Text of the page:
Used battery smelters imperil Greater Jakarta
The Jakarta Post
Lead slag waste produced by unlicensed used battery smelters in various areas across Greater Jakarta threatens the health of nearby residents as it contaminates the air and soil.
The toxic substance puts adults at high risk of various ailments, including asphyxiation, anemia, impotence and stomach cramps, while children could suffer from more serious health conditions, such as low IQ and physical disabilities.
It has been nearly two decades since the Committee for the Phasing Out of Leaded Fuel (KPBB) pointed out the dangers, as there were 71 smelters illegally gathering and smelting used batteries. However, there had been no firm action from the government or law enforcement officials to clamp down on the activities, KPBB executive director Ahmad “Puput” Safrudin said.
“They are still operating, only moving to different areas. I believe they already know about the dangers but it seems that the demand is high,” Puput said during a workshop on the environmental impact of used battery smelters on Monday held at the Center for Science and Technology Research in South Tangerang, Banten.
“Our proposed solution is to integrate them into the licensed firms, which have adequate technology to process the batteries. They could serve as collectors of used batteries,” he added.
Puput said he had invited workers from the 71 smelting sites to Monday’s event and had prepared a workshop for them on how to make their activity more environmentally friendly, but they failed to show up despite previously agreeing to attend it, Puput said.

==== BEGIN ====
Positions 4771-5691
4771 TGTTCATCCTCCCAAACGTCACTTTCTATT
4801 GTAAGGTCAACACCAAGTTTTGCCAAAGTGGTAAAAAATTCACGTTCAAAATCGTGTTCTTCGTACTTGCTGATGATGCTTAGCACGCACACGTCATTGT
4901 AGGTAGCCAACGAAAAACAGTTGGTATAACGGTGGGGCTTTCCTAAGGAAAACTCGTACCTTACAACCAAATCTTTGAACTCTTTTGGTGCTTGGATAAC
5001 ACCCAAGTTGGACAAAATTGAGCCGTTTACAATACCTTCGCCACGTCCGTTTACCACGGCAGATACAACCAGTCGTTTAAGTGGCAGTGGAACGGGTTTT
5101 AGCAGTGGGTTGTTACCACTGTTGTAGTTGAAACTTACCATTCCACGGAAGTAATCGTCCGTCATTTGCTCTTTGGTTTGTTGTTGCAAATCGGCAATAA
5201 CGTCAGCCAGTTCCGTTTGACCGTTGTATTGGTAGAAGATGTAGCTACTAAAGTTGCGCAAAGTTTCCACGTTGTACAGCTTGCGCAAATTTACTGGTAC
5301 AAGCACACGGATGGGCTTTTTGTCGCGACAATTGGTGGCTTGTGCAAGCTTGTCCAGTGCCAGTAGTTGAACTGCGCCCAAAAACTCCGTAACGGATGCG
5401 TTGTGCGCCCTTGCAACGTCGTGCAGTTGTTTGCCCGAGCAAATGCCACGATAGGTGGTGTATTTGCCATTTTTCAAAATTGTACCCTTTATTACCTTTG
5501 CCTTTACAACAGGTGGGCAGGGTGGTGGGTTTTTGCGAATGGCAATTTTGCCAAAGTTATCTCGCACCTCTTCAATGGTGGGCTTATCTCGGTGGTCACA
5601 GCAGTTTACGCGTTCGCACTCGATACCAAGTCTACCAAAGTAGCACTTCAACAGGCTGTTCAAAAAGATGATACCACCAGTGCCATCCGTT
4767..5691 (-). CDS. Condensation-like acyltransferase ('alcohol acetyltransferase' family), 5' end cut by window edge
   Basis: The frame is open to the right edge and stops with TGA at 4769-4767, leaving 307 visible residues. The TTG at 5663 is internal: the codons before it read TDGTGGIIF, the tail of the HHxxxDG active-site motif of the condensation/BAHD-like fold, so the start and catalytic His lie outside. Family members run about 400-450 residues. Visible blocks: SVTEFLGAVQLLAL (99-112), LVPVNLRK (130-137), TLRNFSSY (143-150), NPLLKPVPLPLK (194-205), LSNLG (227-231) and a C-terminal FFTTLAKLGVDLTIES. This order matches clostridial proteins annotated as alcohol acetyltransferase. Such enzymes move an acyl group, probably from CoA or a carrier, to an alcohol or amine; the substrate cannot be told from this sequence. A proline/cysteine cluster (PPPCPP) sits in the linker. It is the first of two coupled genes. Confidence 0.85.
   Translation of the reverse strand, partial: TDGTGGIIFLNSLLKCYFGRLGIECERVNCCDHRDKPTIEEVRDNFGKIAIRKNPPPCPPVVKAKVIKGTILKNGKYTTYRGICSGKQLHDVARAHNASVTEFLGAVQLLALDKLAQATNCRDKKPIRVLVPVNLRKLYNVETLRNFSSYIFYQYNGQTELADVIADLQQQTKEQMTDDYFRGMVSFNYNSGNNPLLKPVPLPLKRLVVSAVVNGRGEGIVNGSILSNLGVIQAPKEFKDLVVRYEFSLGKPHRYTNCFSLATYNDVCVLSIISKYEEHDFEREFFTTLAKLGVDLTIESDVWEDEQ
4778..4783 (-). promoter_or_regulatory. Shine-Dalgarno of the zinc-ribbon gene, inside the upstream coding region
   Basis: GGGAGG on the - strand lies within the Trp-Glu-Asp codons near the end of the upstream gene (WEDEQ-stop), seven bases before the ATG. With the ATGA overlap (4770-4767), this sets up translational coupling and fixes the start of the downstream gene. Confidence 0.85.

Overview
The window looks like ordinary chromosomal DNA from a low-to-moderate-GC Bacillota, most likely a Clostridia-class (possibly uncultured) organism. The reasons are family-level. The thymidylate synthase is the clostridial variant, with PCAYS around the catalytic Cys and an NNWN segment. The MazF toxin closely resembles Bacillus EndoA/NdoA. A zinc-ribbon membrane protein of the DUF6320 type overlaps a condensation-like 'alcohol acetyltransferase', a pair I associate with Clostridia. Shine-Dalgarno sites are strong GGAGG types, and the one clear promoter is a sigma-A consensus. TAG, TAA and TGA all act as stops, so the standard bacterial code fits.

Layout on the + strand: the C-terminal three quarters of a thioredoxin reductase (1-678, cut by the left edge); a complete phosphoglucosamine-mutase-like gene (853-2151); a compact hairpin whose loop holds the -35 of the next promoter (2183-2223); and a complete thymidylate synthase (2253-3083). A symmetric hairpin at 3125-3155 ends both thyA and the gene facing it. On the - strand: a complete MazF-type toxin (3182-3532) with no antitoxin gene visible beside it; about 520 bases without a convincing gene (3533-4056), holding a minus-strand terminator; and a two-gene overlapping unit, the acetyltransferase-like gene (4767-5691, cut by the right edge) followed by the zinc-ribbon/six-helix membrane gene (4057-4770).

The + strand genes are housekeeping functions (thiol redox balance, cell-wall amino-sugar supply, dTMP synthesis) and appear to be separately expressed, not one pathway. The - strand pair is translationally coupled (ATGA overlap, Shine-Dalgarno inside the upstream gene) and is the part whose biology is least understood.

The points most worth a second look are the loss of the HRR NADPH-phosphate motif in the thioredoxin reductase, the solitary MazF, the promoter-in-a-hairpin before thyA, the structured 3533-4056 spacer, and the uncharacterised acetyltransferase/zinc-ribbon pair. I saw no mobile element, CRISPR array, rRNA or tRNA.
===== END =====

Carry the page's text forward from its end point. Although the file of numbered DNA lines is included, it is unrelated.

There are around 140 areas across the country identified as being polluted by lead slag, according to the committee.
Research conducted by the KPBB in 2016 in eight areas, five in Greater Jakarta, including Cinangka in Bogor, West Java; Pasar Kemis in Tangerang, Banten; and Rawa Buaya in West Jakarta; revealed that many children had abnormally high blood lead levels.
The areas chosen were those that had at least a small-scale smelter operating nearby.
“In the areas, we often found cases where children had physical disabilities or autism,” he said.
The survey was carried out on 40 students in each area, and found that many of the children had more than 60 milligrams of glucose per deciliter (Mg/dL) of lead in their blood, while the maximum harmless lead level in humans is 10 Mg/dL, according to the World Health Organization.
Five companies have obtained permits from the Environment and Forestry Ministry to run the used battery smelters. The equipment they need to run the business costs at least Rp 30 billion (US$2.01 million).
Mustofa of PT Muhtomas, one of the five licensed smelter companies, said he demanded the government’s presence to settle the problem and would support the idea to hire the workers as collectors only if there was a clearer regulation.
“For the past six months, our production has been declining,” he said, hinting that the illegal smelters likely had access to sell their products to big companies that manufacture batteries.
Used motorcycle batteries are normally priced at Rp 20,000 but many people seem to fail to recognize their value and often hand them out for free to workshops, making their circulation uncontrollable.
Adj. Sr. Comr. Jarot Setiyoso of the National Police’s Criminal Investigation Department said the smelting carried out by unlicensed residents was a breach of the law as it was damaging the environment, adding that the police were continuously tracking down their activities.
“For instance, we raided illegal smelters in Pasar Kemis, even without prior reports from residents,” he said.
This article was originally published in The Jakarta Post's print edition on Dec. 4, 2018, with the title "Used battery smelters imperil Greater Jakarta".
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